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redivivus

[red-uh-vahy-vuh s, -vee-]
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adjective
  1. living again; revived.

Origin of redivivus

First recorded in 1645–55, redivivus is from the Latin word redivīvus renewed, renovated
Dictionary.com Unabridged Based on the Random House Unabridged Dictionary, © Random House, Inc. 2018

Examples from the Web for redivivus

Historical Examples

  • Chicago Redivivus should bear upon her shield a cow rampant.

    Peculiarities of American Cities

    Willard Glazier

  • His knowledge of the writings of the Angelic Doctor was so great that he was called Thomas redivivus.

    The Jesuits, 1534-1921

    Thomas J. Campbell

  • A sort of Robinson Crusoe redivivus with modern setting and a very pretty love story added.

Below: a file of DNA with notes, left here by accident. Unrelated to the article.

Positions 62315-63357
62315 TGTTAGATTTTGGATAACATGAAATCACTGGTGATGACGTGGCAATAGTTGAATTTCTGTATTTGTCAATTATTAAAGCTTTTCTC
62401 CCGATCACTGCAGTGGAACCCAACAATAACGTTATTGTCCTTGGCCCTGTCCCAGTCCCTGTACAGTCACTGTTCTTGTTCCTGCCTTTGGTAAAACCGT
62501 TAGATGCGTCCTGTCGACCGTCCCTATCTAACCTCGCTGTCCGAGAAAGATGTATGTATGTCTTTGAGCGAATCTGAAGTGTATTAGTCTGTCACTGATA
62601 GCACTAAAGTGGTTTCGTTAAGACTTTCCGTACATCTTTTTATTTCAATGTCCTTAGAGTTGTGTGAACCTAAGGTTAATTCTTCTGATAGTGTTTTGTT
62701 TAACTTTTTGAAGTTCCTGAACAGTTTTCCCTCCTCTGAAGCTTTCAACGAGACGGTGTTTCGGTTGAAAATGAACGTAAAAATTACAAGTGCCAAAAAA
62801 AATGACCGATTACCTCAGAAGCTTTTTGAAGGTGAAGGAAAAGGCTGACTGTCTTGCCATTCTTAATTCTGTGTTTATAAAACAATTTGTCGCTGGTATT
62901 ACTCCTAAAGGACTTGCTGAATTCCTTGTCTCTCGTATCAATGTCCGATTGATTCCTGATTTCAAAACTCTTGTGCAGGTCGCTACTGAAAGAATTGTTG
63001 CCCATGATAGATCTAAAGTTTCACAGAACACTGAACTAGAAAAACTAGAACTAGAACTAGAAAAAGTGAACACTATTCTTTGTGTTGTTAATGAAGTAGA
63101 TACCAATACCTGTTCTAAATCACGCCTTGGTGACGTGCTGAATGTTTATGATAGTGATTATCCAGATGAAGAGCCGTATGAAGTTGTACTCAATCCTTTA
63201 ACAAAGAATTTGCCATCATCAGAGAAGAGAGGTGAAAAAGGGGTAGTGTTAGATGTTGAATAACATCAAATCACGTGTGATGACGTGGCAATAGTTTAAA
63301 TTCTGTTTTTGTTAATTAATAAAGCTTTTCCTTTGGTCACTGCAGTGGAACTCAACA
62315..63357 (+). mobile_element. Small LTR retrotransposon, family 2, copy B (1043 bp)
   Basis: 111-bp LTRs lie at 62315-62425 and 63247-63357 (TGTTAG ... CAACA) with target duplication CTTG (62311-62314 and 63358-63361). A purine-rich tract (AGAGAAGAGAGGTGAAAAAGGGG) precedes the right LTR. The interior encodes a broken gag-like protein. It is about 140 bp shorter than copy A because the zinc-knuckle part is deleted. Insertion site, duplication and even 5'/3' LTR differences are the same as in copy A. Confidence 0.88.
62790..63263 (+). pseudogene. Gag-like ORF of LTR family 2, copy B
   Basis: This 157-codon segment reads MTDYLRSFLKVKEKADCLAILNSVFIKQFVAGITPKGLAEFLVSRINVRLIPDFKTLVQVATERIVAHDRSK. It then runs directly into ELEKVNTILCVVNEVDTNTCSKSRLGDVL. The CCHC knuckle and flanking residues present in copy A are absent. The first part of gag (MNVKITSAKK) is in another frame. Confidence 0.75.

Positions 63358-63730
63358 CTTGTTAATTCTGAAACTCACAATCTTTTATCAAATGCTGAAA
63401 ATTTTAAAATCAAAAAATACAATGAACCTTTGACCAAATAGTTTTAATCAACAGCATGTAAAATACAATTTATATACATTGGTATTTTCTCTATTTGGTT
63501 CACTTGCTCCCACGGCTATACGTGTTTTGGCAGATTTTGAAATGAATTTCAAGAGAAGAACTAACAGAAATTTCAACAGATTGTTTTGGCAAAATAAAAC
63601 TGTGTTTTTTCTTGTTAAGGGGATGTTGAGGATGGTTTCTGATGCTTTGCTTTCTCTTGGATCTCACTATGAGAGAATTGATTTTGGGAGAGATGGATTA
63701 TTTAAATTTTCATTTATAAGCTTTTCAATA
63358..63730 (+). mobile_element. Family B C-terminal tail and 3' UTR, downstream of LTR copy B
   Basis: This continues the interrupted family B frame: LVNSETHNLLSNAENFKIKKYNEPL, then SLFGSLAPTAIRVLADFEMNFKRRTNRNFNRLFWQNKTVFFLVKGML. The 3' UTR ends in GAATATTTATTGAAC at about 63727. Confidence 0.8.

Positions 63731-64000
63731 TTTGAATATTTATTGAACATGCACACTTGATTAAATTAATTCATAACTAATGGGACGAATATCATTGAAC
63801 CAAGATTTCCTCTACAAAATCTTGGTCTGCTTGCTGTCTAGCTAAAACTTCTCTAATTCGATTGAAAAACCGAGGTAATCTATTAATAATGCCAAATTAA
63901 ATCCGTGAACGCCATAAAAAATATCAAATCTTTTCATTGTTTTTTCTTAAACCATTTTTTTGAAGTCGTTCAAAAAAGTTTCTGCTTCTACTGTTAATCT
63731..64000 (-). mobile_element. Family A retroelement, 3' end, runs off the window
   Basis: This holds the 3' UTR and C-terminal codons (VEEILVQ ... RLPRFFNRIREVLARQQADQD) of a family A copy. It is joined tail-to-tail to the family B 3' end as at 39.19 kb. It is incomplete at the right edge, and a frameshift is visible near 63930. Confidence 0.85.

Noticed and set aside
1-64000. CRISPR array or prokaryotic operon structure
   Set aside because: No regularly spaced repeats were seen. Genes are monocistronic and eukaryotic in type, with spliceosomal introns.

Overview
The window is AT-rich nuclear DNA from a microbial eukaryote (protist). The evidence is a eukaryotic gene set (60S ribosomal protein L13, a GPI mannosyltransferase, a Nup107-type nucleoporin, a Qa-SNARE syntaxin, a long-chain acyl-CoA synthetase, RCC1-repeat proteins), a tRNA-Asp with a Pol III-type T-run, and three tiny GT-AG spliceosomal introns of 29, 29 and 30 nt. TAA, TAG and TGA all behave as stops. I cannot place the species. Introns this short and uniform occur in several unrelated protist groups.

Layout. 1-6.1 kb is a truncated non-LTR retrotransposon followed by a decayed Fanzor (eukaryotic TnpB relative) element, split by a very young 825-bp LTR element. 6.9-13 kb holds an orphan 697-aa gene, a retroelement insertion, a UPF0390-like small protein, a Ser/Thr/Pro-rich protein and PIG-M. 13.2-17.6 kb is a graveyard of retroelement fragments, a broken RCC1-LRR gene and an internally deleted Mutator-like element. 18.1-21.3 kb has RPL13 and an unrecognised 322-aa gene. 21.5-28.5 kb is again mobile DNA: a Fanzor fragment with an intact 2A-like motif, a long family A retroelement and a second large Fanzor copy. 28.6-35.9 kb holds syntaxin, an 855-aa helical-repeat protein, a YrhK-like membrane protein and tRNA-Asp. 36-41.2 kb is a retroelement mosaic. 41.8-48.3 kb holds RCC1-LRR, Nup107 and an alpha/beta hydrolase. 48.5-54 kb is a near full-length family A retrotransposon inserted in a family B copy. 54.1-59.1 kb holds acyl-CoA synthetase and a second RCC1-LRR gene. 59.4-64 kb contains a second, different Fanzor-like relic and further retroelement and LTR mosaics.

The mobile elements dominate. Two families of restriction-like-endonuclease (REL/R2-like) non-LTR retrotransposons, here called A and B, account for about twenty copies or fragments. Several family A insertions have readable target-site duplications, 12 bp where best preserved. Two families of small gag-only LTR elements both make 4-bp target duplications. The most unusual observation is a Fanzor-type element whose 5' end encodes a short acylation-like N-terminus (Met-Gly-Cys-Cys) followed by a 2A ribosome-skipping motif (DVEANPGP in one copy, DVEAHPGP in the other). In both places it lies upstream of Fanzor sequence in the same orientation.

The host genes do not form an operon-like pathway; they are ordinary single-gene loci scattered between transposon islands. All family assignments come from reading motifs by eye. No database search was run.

Mistress Nell

    George C. Hazelton, Jr.

  • A sort of Robinson Crusoe redivivus with modern settings and a very pretty love story added.

    The Free Range</p>

    Francis William Sullivan

  • A sort of Robinson Crusoe redivivus with modern setting, and a very pretty love story added.

    Janet of the Dunes</p>

    Harriet T. Comstock


British Dictionary definitions for redivivus

redivivus

adjective
  1. rare returned to life; revived

Word Origin

C17: from Late Latin, from Latin red- re- + vīvus alive
Collins English Dictionary - Complete & Unabridged 2012 Digital Edition © William Collins Sons & Co. Ltd. 1979, 1986 © HarperCollins Publishers 1998, 2000, 2003, 2005, 2006, 2007, 2009, 2012